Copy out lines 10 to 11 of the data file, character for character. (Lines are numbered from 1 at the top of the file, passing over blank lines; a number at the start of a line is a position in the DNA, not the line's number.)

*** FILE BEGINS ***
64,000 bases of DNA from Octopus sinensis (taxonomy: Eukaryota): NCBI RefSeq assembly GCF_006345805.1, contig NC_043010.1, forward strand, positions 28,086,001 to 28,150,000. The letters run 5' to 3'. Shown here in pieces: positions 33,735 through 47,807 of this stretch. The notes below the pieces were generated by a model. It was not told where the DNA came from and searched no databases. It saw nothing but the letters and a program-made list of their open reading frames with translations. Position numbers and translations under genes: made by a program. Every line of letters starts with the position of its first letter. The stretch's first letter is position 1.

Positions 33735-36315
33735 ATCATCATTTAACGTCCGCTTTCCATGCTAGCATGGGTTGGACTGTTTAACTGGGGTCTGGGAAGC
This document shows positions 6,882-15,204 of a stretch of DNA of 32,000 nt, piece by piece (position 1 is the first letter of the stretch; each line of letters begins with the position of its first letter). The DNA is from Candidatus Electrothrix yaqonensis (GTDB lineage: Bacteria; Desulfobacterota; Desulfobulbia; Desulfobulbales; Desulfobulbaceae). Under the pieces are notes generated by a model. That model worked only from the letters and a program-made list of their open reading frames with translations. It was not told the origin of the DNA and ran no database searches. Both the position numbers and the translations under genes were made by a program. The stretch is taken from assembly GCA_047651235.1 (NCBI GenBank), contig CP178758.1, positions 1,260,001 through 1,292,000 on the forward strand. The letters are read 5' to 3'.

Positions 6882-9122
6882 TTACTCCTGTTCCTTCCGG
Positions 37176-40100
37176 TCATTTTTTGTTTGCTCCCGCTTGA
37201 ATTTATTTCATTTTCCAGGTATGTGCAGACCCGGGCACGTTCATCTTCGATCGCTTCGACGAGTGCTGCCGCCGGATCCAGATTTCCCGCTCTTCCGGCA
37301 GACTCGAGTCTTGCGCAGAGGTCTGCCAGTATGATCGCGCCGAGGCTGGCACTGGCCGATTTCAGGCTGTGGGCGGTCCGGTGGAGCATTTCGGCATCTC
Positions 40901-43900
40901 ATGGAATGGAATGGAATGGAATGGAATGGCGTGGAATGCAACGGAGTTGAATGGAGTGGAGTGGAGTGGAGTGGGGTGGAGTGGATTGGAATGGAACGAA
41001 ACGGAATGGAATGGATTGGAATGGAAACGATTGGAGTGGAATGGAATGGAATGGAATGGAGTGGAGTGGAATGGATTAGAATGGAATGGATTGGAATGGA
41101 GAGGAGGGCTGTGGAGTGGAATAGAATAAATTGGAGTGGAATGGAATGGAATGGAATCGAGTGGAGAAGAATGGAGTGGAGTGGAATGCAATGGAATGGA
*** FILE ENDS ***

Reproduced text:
37301 GACTCGAGTCTTGCGCAGAGGTCTGCCAGTATGATCGCGCCGAGGCTGGCACTGGCCGATTTCAGGCTGTGGGCGGTCCGGTGGAGCATTTCGGCATCTC
Positions 40901-43900